The Evolution of the “Ambi” Fighter

Contrast of two in C with two swords

Ambi= Ambidextrous; The ability to use the right and left hands EQUALLY well.

¬†Being a military history buff, I really enjoy studying the progression/evolution of tactics and weaponry in warfare through the years. One of the most applicable of these “progressions” that pertains to the CO specifically has been the development of being ambidextrous in the use of weapons. Now when we think “ambi” we automatically think of somebody being able to write well with both hands. When we translate this skill to weapons however, it goes far beyond that. It is not only the ability to use either hand equally well, it is also the ability to wield two weapons (one in each hand) and be able to use each of them independent of each other or in tandem, depending on what the situation calls for.

It is interesting to me that as far back as the 10th Century, the ideal of the “Combative Continuum” existed; the logical premise that skill sets can span over a variety of different weapons. Starting with stick, then two sticks, then a sword, then a sword and a dagger, then a rapier, then a rapier and a dagger, then a rapier and a pistol, then two pistols. Fast forward to the 19th Century and the old-west gunfighter who could wield two navy colts with deadly accuracy continues the carnage. Folding ambidextrous skill into these combinations eventually produced a man who could fight equally well with two different weapons while utilizing one learned skill set that could function under stress much more efficiently than four or five learned skill sets trying to be integrated into one another.

So let’s talk about integrating ambidextrous training into your current routine. Please hear me when I say: This is a skill set that needs to be approached CAREFULLY and SLOWLY.¬†I highly recommend first using TRAINING¬†KNIVES and BLUE/RED GUNS to get comfortable with the drills.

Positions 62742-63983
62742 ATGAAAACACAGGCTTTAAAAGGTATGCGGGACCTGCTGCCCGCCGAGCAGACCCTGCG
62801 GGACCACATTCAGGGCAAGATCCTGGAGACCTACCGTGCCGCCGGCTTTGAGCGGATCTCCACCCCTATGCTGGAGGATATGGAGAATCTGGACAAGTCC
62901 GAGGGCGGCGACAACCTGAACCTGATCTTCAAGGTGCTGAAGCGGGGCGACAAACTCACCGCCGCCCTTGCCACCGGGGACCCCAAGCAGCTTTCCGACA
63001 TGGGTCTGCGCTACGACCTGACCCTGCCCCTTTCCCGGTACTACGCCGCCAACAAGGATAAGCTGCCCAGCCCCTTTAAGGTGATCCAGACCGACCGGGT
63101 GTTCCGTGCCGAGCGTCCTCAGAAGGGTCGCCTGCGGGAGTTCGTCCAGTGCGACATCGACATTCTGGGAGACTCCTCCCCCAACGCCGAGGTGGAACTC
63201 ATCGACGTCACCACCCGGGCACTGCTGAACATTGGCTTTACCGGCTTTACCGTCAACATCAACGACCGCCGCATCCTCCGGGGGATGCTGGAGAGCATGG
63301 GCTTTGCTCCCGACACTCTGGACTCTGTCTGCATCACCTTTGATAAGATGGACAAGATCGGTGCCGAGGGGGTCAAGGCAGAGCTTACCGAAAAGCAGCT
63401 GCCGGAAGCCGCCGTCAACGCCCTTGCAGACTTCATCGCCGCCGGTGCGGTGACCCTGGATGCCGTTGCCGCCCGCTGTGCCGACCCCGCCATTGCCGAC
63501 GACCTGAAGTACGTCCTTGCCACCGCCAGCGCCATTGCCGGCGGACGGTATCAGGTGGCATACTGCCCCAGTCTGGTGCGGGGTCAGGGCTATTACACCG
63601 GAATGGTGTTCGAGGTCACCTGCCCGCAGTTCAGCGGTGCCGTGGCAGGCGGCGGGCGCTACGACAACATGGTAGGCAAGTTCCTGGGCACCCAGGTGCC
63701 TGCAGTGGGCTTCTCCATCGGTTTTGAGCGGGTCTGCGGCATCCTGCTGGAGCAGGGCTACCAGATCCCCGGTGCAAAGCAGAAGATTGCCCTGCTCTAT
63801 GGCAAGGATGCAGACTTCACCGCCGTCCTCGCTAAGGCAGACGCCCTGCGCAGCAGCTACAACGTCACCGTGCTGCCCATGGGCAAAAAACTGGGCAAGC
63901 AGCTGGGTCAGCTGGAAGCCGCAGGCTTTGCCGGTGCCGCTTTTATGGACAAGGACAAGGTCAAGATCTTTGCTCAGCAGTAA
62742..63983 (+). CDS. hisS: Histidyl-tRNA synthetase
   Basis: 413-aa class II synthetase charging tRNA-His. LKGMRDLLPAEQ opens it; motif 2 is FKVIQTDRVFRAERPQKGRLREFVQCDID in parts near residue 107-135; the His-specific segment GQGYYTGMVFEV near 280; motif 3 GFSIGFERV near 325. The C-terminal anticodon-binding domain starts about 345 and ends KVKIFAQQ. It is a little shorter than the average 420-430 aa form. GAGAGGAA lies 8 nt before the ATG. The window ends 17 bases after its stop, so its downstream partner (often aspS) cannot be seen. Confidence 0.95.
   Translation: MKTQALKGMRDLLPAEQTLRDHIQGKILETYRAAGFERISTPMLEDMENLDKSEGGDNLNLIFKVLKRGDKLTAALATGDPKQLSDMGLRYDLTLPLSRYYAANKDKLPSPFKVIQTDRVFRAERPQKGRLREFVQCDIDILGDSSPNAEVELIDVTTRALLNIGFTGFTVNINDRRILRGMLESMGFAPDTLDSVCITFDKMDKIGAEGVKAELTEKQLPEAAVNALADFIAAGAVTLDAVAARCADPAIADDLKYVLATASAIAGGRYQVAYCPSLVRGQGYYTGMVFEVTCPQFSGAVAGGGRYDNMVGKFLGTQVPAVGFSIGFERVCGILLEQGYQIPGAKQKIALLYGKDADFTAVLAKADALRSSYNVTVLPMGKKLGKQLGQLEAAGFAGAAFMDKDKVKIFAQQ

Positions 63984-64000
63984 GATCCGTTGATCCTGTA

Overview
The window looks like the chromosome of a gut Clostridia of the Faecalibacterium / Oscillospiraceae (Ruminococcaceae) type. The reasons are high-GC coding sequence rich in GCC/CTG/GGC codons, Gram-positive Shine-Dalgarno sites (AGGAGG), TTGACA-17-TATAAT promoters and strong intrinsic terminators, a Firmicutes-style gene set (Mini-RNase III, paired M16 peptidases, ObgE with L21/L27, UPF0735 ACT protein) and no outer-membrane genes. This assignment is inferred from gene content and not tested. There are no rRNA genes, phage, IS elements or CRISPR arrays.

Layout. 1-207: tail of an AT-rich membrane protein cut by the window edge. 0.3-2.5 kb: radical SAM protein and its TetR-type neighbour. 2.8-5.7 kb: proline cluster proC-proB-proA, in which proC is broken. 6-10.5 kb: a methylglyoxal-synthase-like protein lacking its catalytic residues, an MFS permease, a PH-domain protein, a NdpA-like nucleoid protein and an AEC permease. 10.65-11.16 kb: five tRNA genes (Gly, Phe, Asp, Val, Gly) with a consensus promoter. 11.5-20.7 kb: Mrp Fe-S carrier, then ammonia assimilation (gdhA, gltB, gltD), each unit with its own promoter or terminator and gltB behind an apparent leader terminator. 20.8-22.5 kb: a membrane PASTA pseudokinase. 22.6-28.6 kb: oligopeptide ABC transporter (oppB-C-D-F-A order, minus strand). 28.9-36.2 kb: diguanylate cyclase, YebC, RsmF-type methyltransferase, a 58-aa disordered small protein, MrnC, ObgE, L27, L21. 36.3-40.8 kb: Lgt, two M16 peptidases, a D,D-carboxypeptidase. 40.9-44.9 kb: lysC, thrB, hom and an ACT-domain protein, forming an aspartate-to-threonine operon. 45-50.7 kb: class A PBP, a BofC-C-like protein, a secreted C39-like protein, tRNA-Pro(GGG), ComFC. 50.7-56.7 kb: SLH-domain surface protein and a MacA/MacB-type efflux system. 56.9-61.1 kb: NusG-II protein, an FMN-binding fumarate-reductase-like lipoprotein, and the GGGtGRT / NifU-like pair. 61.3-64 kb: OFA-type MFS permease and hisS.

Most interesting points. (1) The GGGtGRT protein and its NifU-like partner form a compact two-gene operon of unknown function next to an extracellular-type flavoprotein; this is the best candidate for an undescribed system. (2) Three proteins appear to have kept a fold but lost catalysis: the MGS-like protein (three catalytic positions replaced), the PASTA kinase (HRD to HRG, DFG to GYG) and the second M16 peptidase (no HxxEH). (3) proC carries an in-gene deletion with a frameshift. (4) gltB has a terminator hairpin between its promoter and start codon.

hand1balls2
hand2

The first thing you need to work on is the basic premise of being able to use your “off-hand” to do simple operations. Notice I did not say “weak” hand; nothing is “weak” unless you allow it to become that way. Start using your off -hand to pick things up around the house. Use it to open doors, turn on the water faucet, flush the commode, operate the TV remote, etc. You might also invest in a few low-cost simple hand strengthening and dexterity devices; these things work great and you can use them anytime. Not only will they increase the strength in your hand, your forearm muscles get a nice workout too. My favorite for working on hand and finger dexterity are the tried and true “Baoding (or Steel) Balls” ; used by martial artist for centuries, you will notice a change in strength and dexterity fairly quick;y. When you feel comfortable with your level of strength, move on to weapons training.

First thing to work on is Weapon Deployment.¬†The possibility that your “fighting” hand could get wounded or incapacitated in some way is very likely, and if you cannot get the weapon into the fight, all else after that is a moot issue. Now when we say “weapon” I am talking about either a knife or sidearm. This could include a multitude of carry variations: With knives it could be a pocket clip folder, horizontal or vertical fixed blade, or even a neck knife. With sidearms, it could be an IWB or OWB holster, pocket pistol or ankle gun. In your drills, don’t focus so much on speed in the beginning. Some trainers emphasize speed WAY too early. All that accomplishes is the student getting frustrated before the real fun starts! ¬†Speed will come. Remember: SLOW IS SMOOTH AND SMOOTH IS FAST. Examine the most efficient way to draw the weapon and then refine that even more. Practice presenting the weapon from different positions: standing, sitting, laying down, etc. Some techniques work great while standing, but sit or lay down and it poops the bed fast, and you never know out on the street what position you may be in! Also, don’t become fixated on conventional methods of presenting the weapon, as long as it is SAFE and EFFICIENT, that is all that matters.

mccann